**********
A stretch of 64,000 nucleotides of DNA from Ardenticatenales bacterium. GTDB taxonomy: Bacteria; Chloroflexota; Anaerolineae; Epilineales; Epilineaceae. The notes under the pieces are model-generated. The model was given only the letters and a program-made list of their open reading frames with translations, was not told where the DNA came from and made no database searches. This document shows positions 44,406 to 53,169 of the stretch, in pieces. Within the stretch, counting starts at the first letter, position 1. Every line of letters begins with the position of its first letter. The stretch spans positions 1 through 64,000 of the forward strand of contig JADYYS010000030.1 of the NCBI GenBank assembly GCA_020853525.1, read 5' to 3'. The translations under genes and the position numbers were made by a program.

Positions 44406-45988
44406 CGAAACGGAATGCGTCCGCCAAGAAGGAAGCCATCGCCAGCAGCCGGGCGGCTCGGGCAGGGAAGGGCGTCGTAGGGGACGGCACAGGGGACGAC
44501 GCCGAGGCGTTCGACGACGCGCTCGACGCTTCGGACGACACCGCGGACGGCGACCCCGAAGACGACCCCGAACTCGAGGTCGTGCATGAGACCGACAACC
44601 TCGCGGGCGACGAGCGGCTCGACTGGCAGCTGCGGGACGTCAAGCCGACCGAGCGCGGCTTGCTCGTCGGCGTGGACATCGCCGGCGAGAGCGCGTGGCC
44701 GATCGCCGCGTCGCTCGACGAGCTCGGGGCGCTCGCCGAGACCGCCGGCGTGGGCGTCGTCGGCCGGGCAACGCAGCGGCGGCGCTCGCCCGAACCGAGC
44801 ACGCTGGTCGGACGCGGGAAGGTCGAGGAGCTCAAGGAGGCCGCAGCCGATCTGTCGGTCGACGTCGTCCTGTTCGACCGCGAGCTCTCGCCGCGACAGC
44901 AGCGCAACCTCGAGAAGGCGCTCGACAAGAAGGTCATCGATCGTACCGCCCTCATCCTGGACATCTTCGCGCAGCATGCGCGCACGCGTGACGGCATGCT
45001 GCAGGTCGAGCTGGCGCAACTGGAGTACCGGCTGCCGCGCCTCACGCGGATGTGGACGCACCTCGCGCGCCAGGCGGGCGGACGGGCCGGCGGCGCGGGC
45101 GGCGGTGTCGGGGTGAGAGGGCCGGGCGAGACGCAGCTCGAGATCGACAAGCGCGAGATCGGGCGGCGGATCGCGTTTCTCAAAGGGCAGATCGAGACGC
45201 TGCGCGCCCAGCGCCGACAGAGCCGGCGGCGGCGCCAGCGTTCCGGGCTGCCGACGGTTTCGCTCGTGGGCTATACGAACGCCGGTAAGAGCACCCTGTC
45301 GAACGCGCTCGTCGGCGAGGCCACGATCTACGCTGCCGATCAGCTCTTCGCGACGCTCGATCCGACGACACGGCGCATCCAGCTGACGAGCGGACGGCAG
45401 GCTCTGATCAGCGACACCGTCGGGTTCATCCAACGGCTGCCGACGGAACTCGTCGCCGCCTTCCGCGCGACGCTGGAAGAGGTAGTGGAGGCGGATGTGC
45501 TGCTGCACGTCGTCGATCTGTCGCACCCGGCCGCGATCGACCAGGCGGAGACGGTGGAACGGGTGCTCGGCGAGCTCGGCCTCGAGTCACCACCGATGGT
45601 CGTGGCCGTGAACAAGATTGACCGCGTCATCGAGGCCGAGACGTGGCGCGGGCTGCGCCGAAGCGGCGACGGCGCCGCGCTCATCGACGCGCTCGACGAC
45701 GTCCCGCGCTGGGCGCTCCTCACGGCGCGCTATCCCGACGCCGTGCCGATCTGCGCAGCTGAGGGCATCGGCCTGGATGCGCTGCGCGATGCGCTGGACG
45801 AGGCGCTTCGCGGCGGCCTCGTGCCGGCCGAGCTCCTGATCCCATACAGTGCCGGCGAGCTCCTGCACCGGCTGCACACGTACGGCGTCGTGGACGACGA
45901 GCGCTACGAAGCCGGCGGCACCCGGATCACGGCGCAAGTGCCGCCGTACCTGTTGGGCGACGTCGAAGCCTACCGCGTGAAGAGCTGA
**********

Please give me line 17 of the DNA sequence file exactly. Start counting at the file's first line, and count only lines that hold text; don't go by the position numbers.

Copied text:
45801 AGGCGCTTCGCGGCGGCCTCGTGCCGGCCGAGCTCCTGATCCCATACAGTGCCGGCGAGCTCCTGCACCGGCTGCACACGTACGGCGTCGTGGACGACGA